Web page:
More About Rotator Cuff Injuries

What Is a Rotator Cuff Tear?

The shoulder girdle includes three bones (scapula, clavicle, and humerus) and three joints (glenohumeral, acromioclavicular, and sternoclavicular). The shoulder has a greater range of motion than any other joint. It’s also more likely to get injured.

The large, powerful deltoid muscle gives shoulder motion most of the power. Underneath this muscle are four rotator cuff muscles (subscapularis, supraspinatus, infraspinatus, and teres minor). They fine-tune shoulder movement and make the shoulder more stable. These muscles attach to bones by tendons. The rotator cuff is made up of muscles and tendons that hold the upper arm in the shoulder joint. A rotator cuff tear is a partial- or full-thickness tear of one or more rotator cuff tendons. It’s fairly common.

What Causes a Rotator Cuff Tear?

The cause is trauma throughout one’s lifetime. The tendon touches a bone spur in the shoulder. Tears usually occur during activities or jobs in which the arm is often moved over the head or raised and lowered. Playing baseball, swimming, and tennis are such activities. House painting and carpentry are such jobs.

What Are the Symptoms of a Rotator Cuff Tear?

The main symptom is shoulder pain, especially when moving the arm sideways up over the head. Pain gets worse with overhead activities such as hair brushing. The arm and shoulder may feel weak. Other symptoms include shoulder pain that worsens when lying down. Pushing objects away from the body can hurt, but pulling them does not. A tear in the rotator cuff tendon itself makes the shoulder much weaker, and it’s hard to do any overhead activities.

How Is a Rotator Cuff Tear Diagnosed?

The health care provider will make a diagnosis from a history and physical examination, especially of the shoulder and back. The health care provider puts the shoulder through ranges of motion that cause pain. The health care provider will want the arm moved in specific ways. Magnetic resonance imaging (MRI) can help confirm the diagnosis.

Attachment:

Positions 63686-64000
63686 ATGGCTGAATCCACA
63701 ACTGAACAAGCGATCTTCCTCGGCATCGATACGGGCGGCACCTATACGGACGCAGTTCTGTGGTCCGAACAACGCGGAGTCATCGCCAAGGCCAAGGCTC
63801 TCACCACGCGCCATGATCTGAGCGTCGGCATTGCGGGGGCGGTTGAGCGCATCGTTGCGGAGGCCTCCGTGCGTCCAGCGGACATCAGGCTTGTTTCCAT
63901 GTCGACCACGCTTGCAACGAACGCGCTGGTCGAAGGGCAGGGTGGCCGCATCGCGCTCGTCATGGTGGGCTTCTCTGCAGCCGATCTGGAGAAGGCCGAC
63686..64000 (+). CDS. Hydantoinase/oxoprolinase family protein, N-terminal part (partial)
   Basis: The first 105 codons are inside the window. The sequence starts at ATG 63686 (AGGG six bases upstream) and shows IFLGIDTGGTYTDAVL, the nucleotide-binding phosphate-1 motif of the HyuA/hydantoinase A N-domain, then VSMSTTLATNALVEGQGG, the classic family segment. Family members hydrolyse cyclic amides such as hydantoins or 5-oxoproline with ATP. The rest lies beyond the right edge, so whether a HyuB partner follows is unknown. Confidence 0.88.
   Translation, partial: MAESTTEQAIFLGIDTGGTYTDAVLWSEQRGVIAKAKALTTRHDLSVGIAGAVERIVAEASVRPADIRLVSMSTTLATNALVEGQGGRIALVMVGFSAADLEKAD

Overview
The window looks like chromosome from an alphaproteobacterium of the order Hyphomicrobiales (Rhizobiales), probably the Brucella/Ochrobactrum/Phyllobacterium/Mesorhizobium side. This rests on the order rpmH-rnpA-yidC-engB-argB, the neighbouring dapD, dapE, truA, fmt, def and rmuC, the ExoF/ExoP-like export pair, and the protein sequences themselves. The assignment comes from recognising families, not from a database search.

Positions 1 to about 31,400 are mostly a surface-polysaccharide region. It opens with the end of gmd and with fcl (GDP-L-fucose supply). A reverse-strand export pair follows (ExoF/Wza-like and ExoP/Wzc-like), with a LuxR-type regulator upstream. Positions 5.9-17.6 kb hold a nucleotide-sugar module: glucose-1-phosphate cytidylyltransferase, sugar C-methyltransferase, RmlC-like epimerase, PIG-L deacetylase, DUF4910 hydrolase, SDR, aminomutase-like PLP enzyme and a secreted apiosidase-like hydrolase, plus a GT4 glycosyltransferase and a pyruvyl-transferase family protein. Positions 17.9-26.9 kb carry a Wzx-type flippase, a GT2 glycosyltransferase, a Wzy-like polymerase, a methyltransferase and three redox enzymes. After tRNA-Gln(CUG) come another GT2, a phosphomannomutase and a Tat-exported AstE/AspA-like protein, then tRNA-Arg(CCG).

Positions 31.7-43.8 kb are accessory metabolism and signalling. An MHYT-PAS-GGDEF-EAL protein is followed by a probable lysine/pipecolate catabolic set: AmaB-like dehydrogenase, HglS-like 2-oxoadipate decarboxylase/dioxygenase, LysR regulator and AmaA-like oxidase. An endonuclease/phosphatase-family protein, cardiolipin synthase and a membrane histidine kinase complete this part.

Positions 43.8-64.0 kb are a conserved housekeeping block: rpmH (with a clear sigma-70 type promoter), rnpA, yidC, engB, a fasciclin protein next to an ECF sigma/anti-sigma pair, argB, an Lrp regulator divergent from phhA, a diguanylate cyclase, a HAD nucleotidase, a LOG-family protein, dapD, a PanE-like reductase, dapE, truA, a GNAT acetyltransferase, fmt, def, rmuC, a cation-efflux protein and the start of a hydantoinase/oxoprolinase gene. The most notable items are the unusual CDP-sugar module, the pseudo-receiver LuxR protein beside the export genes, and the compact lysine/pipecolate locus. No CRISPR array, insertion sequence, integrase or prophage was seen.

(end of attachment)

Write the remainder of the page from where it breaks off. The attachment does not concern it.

How Is a Rotator Cuff Tear Treated?

A partial rotator cuff tear can usually be helped with nonsurgical methods. The health care provider may prescribe medicines such as nonsteroidal antiinflammatory drugs (NSAIDs) to help inflammation and pain.

Exercise, specifically physical therapy, can help rotator cuff tendons of the shoulder get stronger and reduce pain. Ice packs put on the shoulder after exercise reduce pain and inflammation.

When physical therapy doesn’t work or a full tear is present, surgical decompression may be used. The torn tendon may be fixed with an open or arthroscopic procedure. Surgery involves removing the undersurface of the acromion, fixing other inflamed parts, and repairing the rotator cuff tear.

DOs and DON’Ts in Managing Rotator Cuff Tear:
  • DO take your medications as prescribed.
  • DO try to do tasks with your unaffected arm.
  • DO your exercises as directed.
  • DO call your health care provider if pain is bad enough to stop you from sleeping at night and isn’t helped with over-the-counter medicines.
  • DON’T use addictive pain medicines as long-term therapy.
  • DON’T do activities in which you must use your hands above your head. Don’t do pushups. Don’t do strenuous sports while your shoulder heals.

Contact the following sources:

  • American Academy of Orthopaedic Surgeons
    Tel: (847) 823-7186, (800) 346-2267

Copyright © 2016 by Saunders, an imprint of Elsevier, Inc.

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